We want your questions for future podcasts, and your comments, so please feel free to email us at PBTpodcast@gmail.com.

Three things to Know: Breanna Stewart is headed to New York, WNBA must seize moment

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Three Things To Know is NBC’s five-days-a-week wrap-up of the night before in the NBA. Check out NBCSports.com every weekday morning to catch up on what you missed the night before plus the rumors, drama, and dunks that make the NBA must-watch.

1) Breanna Stewart is headed to New York, WNBA must seize moment

The biggest free agent in WNBA history has chosen to form a super team in league history — and that’s a real opportunity for everyone.

Former league MVP and two-time WNBA champion Breanna Stewart has chosen to leave Seattle and play for the New York Liberty.

Just a few weeks ago, the Liberty traded for 2021 WNBA MVP Jonquel Jones to pair with Sabrina Ionescu, forming one of the best pick-and-roll threats in the league. Now add Stewart and her playmaking to a roster filled with quality players —  Michaela Onyenwere, DiDi Richards, Joceyln Willoughby, Kayla Thornton — and this is a team that’s a legitimate threat to win the WNBA title next season. This is a superteam.

New York’s move comes just days after two-time former MVP and WNBA champ Candace Parker chose to join the defending WBNA champion Las Vegas Aces with reigning MVP A’ja Wilson and quality players around her such as Kelsey Plum, Jackie Young and Chelsea Gray. This is also a superteam.

It’s not a coincidence Stewart and Parker chose to go to teams with newish WNBA owners willing to spend to win, Joe Tsai in New York (also the owner of the NBA’s Nets) and Mark Davis in Las Vegas (owner of the NFL’s Raiders). Two owners who came into the WNBA wanting to spend to pay players but also improve their experience — a new practice facility in Las Vegas, for example — and grow the sport that way. Owners with the vision to know they must spend money to make money — grow the league and its popularity and franchise values will skyrocket.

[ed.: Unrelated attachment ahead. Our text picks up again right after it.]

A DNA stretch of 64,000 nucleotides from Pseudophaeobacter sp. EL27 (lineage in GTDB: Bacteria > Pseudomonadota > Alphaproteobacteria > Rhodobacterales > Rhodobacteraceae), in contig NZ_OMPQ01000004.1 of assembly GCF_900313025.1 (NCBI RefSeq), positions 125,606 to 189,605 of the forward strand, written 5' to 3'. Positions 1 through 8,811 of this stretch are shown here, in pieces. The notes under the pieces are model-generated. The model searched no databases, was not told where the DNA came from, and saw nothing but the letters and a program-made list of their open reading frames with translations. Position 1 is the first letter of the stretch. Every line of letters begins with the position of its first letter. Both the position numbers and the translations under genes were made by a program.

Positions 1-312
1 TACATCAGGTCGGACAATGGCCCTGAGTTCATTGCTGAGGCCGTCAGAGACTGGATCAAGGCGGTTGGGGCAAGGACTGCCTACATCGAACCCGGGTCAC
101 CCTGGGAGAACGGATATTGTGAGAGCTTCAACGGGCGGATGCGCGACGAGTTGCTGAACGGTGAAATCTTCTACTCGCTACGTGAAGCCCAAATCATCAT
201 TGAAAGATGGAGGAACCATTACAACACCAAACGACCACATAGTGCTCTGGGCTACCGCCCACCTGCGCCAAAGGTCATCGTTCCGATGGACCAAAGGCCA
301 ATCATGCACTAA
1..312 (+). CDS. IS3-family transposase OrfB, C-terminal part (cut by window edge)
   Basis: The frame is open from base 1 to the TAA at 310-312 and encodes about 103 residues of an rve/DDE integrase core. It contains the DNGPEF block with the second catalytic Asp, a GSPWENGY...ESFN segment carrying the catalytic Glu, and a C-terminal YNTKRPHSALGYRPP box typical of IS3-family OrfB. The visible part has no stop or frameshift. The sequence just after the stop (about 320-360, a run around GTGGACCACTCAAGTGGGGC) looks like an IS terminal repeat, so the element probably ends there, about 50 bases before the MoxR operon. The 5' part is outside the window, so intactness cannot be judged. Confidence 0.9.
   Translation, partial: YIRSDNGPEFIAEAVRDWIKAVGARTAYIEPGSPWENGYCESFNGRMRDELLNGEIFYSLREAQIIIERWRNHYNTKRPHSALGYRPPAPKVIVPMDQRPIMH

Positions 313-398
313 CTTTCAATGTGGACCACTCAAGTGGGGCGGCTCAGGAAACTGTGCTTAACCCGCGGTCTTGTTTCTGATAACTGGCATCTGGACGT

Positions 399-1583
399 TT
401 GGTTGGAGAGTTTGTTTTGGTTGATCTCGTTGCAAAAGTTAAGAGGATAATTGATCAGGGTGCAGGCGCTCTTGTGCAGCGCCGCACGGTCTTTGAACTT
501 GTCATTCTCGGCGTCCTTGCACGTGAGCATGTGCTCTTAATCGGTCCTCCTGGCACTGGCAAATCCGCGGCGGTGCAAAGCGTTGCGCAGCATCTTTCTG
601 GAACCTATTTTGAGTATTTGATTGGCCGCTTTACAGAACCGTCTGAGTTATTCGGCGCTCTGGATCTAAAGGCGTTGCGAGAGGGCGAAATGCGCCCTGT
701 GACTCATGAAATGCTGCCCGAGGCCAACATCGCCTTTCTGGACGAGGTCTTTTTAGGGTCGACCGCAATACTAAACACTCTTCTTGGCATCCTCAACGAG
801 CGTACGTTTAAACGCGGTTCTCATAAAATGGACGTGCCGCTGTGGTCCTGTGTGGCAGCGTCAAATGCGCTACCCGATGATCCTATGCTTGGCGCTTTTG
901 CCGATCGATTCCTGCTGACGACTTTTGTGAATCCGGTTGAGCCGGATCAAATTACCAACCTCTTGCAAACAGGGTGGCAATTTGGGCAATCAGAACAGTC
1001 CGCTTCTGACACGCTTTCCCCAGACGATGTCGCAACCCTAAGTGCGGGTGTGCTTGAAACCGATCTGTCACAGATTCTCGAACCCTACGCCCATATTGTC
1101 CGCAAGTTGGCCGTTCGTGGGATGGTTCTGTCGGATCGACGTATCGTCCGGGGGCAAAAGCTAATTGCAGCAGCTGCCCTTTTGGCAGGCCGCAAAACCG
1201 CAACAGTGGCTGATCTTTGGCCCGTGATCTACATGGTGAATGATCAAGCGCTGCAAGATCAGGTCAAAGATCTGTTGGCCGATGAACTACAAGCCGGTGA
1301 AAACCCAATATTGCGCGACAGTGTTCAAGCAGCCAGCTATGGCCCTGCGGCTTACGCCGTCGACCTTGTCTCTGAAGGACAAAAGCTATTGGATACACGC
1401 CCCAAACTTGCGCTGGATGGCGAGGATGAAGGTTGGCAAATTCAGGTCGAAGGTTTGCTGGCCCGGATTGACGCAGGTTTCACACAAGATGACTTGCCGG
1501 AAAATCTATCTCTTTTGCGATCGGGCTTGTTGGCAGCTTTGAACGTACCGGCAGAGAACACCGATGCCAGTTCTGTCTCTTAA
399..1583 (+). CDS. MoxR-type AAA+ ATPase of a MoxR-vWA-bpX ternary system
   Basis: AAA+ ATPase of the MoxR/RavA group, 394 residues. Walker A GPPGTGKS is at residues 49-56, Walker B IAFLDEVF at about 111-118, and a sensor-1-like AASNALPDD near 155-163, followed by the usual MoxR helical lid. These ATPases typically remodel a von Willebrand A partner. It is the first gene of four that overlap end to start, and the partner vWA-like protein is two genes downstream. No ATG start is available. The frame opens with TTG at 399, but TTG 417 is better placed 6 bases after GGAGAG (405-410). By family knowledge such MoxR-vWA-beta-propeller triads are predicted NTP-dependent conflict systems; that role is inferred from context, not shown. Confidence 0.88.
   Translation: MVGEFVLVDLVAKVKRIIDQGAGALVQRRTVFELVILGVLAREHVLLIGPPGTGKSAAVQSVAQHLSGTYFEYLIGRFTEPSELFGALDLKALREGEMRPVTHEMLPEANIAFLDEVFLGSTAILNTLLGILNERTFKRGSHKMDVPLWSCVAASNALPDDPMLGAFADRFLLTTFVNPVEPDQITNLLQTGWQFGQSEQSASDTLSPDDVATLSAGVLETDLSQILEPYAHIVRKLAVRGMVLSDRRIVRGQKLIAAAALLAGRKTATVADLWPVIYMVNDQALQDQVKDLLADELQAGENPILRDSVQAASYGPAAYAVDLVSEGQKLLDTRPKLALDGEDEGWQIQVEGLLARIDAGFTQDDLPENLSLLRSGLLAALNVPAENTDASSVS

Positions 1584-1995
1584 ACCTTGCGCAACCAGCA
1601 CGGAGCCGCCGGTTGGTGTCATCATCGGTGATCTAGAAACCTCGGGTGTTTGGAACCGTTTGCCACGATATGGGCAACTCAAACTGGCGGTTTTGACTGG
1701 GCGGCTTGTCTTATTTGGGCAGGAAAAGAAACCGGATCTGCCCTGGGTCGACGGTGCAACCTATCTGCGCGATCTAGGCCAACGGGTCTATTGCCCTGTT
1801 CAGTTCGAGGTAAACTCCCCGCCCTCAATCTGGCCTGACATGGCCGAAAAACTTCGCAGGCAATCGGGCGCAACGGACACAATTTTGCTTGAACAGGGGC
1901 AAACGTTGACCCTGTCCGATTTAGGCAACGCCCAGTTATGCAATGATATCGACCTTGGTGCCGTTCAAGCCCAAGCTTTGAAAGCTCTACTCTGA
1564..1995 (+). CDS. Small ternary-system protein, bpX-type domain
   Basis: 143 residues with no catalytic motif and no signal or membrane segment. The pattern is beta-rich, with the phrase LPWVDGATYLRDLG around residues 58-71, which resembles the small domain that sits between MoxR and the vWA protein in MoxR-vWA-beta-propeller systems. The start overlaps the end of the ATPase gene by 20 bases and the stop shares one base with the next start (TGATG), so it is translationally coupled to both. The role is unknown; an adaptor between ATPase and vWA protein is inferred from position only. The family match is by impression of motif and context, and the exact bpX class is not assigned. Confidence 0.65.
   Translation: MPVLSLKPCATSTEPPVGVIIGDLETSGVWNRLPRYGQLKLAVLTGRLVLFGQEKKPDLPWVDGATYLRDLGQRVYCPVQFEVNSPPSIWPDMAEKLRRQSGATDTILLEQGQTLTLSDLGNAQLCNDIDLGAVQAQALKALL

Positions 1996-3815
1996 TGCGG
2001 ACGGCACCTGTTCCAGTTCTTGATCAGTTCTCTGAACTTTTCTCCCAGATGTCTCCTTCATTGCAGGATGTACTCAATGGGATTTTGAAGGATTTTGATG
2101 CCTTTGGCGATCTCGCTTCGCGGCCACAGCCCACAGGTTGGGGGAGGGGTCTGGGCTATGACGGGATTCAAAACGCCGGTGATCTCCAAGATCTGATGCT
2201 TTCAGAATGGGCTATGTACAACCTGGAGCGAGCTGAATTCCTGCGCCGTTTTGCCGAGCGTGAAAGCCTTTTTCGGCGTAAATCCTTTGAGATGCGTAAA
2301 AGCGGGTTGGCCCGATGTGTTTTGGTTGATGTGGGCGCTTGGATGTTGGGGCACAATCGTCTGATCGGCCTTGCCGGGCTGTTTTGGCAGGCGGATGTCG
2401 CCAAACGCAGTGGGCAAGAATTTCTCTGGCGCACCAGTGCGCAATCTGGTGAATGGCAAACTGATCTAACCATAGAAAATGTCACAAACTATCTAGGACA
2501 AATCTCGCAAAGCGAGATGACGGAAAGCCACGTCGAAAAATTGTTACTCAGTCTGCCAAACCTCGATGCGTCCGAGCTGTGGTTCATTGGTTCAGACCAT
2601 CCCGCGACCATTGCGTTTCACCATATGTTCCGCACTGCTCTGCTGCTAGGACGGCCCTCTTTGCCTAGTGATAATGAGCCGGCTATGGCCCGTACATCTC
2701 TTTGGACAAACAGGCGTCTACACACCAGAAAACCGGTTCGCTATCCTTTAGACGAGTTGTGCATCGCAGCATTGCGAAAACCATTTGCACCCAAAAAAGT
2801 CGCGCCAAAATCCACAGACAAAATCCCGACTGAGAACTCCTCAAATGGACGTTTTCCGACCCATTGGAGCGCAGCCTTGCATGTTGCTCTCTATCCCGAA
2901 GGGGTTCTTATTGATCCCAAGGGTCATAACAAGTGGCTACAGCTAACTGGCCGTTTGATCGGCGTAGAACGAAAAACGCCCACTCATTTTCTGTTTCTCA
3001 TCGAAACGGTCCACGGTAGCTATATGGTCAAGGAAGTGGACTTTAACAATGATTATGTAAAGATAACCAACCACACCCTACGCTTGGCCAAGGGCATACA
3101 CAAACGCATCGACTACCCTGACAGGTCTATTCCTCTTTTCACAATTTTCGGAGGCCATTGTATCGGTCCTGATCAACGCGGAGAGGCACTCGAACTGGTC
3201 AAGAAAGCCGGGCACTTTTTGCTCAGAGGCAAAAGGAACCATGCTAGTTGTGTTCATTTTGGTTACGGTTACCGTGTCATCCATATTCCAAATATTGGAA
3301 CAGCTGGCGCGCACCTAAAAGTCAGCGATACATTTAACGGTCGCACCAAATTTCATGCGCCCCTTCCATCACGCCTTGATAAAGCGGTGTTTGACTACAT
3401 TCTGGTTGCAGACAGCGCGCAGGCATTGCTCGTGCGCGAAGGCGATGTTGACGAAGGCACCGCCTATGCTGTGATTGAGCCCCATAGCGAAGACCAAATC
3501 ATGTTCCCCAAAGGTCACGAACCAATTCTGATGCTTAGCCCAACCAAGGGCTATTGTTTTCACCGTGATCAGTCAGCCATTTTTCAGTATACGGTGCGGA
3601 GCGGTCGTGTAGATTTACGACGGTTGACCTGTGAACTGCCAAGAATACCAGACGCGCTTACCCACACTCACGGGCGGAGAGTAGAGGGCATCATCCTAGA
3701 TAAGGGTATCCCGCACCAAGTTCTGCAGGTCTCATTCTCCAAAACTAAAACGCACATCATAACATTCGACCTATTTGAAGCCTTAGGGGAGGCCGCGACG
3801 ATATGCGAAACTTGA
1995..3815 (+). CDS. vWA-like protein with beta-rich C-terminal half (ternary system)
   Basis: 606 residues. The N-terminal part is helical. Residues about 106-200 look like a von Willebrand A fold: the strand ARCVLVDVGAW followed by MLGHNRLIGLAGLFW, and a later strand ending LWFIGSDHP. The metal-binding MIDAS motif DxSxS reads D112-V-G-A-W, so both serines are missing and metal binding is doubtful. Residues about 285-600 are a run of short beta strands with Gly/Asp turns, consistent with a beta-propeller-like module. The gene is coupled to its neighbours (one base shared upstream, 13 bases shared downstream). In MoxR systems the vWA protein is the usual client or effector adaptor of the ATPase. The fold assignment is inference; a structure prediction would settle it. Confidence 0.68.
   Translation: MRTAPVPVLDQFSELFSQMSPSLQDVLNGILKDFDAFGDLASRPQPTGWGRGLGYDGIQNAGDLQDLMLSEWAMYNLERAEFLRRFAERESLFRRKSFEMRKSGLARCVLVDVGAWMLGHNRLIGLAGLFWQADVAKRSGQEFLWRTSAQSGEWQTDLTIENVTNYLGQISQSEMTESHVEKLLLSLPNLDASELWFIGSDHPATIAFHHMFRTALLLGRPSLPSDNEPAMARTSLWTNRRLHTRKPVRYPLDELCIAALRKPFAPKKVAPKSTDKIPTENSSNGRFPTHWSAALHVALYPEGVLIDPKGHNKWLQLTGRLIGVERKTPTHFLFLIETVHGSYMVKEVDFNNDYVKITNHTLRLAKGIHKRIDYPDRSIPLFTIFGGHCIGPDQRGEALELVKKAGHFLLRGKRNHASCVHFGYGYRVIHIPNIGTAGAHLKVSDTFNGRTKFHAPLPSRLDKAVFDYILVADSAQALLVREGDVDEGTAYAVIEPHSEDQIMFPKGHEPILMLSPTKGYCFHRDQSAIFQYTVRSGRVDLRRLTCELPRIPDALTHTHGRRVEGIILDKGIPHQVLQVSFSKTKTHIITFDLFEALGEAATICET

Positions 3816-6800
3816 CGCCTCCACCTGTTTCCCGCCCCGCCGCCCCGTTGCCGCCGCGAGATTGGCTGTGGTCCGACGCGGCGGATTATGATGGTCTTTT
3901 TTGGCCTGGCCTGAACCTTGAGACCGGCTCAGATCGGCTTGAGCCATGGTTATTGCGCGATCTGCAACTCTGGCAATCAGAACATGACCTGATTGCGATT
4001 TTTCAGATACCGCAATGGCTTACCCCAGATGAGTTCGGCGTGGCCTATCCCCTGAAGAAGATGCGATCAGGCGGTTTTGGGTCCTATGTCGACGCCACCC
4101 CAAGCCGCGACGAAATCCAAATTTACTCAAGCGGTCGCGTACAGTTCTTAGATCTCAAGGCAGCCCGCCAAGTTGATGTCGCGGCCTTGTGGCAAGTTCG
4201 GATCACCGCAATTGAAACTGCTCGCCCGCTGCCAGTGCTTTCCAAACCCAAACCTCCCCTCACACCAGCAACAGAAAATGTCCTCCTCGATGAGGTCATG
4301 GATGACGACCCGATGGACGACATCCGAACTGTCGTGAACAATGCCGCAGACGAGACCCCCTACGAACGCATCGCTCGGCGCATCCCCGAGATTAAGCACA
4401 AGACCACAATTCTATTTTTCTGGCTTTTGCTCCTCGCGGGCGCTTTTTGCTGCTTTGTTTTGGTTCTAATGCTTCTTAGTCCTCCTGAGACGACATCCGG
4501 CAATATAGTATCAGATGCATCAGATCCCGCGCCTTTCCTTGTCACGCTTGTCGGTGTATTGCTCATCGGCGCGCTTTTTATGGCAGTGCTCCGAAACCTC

Stewart in her free agency pushed charter flights for players to the top of the list of ways to improve the league. Right now, the WNBA CBA requires teams to fly commercial. It’s part of a penny-pinching mindset from some quarters that sometimes feels like it will choke off the growing league. Charter flights for every team to every game — something common in professional sports and high-level college sports, including women’s college basketball — would cost about $30 million for the league.

There’s a divide among WNBA owners, not all want to pay that added charter flight cost out of their pocket, but the league has to find a way. As Corey Robinson of NBC Sports noted in the video above, this feels a lot like when his father — Hall of Famer David Robinson — wrote an open letter in 1991 to then San Antonio Spurs owner Red McCombs asking to fly charter to games because of the competitive advantage (McCombs agreed after the public pressure, now charter flights are just expected in the NBA).

Beyond just flights, this is an inflection point for the WNBA — it has to intensify its marketing, its outreach, and do whatever else it takes to grow the league.

Stewart, a recognizable face and name to any sports fan in America (even casual ones who only know her Olympics efforts) just formed a superteam in the biggest media market in the nation. They have a natural, high-profile rival in Las Vegas with their own superstars and big names. If you can’t sell this, you’re doing it wrong — this will be great basketball (and that’s not even mentioning Brittney Griner and the Phoenix Mercury, and other good teams out there).